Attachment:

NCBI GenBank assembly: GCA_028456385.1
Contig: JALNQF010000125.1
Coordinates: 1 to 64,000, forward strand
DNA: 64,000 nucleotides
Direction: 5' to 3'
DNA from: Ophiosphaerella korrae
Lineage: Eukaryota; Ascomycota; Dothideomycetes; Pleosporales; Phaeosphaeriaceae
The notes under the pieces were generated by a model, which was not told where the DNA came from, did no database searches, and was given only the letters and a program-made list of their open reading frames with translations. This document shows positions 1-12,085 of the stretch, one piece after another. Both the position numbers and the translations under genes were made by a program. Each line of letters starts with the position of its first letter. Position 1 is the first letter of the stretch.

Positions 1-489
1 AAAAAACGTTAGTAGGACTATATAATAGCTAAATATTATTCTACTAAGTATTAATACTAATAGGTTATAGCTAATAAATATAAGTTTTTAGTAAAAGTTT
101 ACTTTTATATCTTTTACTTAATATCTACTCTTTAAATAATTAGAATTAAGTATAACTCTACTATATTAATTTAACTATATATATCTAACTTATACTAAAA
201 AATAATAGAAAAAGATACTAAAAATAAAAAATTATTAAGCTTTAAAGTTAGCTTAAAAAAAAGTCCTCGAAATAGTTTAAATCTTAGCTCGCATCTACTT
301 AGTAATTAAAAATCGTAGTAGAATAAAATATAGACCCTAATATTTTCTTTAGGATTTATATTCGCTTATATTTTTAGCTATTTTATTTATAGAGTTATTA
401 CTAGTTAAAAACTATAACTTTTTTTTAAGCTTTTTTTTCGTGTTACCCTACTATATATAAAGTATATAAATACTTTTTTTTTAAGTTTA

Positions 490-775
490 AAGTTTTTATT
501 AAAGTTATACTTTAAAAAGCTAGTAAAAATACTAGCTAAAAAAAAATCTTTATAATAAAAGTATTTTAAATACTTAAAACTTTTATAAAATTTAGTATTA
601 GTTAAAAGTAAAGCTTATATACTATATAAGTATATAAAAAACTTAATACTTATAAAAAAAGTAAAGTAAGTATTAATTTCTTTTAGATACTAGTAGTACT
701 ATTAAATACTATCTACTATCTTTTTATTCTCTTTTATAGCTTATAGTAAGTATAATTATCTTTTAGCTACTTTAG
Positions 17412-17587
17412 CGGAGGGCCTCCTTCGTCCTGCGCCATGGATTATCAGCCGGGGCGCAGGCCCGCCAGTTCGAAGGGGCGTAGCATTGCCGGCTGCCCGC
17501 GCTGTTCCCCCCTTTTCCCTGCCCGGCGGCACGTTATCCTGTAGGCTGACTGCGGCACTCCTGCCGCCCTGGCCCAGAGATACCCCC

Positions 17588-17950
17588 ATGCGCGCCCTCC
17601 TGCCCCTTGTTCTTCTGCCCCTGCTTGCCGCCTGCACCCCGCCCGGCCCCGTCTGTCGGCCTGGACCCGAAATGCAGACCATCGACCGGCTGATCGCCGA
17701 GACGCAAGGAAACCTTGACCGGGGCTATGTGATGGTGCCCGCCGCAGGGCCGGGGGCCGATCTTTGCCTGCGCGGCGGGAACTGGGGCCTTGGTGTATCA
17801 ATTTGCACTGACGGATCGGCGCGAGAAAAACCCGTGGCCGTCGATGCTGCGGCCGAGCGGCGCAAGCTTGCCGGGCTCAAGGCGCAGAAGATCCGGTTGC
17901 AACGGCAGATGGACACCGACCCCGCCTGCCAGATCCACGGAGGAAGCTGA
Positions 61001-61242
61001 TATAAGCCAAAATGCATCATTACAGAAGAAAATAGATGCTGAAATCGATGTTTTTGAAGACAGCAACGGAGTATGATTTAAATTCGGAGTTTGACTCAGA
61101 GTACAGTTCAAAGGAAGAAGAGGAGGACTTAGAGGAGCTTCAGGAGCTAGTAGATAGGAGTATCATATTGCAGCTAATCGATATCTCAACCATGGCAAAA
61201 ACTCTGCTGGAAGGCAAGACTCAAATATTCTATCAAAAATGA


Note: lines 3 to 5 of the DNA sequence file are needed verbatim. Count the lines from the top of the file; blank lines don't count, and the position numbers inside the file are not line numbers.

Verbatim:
Coordinates: 1 to 64,000, forward strand
DNA: 64,000 nucleotides
Direction: 5' to 3'